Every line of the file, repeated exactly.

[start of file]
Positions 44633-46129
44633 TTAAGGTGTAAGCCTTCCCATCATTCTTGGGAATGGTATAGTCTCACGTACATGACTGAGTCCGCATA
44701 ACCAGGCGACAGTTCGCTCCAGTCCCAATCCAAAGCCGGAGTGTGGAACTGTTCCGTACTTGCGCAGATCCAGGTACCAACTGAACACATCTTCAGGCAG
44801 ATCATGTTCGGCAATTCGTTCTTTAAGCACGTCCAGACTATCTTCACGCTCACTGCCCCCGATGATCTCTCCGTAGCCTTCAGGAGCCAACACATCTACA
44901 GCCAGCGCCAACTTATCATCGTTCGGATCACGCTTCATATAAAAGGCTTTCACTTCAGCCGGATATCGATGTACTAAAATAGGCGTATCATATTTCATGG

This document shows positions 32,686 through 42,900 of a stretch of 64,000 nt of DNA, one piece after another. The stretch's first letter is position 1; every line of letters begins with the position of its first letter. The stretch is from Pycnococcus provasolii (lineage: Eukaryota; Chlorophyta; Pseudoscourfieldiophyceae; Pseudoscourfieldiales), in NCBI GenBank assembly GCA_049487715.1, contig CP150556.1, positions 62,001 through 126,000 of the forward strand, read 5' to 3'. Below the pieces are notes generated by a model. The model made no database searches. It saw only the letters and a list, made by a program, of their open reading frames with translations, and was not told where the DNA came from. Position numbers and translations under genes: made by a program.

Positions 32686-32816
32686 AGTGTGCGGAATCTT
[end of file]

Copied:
Positions 44633-46129
44633 TTAAGGTGTAAGCCTTCCCATCATTCTTGGGAATGGTATAGTCTCACGTACATGACTGAGTCCGCATA
44701 ACCAGGCGACAGTTCGCTCCAGTCCCAATCCAAAGCCGGAGTGTGGAACTGTTCCGTACTTGCGCAGATCCAGGTACCAACTGAACACATCTTCAGGCAG
44801 ATCATGTTCGGCAATTCGTTCTTTAAGCACGTCCAGACTATCTTCACGCTCACTGCCCCCGATGATCTCTCCGTAGCCTTCAGGAGCCAACACATCTACA
44901 GCCAGCGCCAACTTATCATCGTTCGGATCACGCTTCATATAAAAGGCTTTCACTTCAGCCGGATATCGATGTACTAAAATAGGCGTATCATATTTCATGG

This document shows positions 32,686 through 42,900 of a stretch of 64,000 nt of DNA, one piece after another. The stretch's first letter is position 1; every line of letters begins with the position of its first letter. The stretch is from Pycnococcus provasolii (lineage: Eukaryota; Chlorophyta; Pseudoscourfieldiophyceae; Pseudoscourfieldiales), in NCBI GenBank assembly GCA_049487715.1, contig CP150556.1, positions 62,001 through 126,000 of the forward strand, read 5' to 3'. Below the pieces are notes generated by a model. The model made no database searches. It saw only the letters and a list, made by a program, of their open reading frames with translations, and was not told where the DNA came from. Position numbers and translations under genes: made by a program.

Positions 32686-32816
32686 AGTGTGCGGAATCTT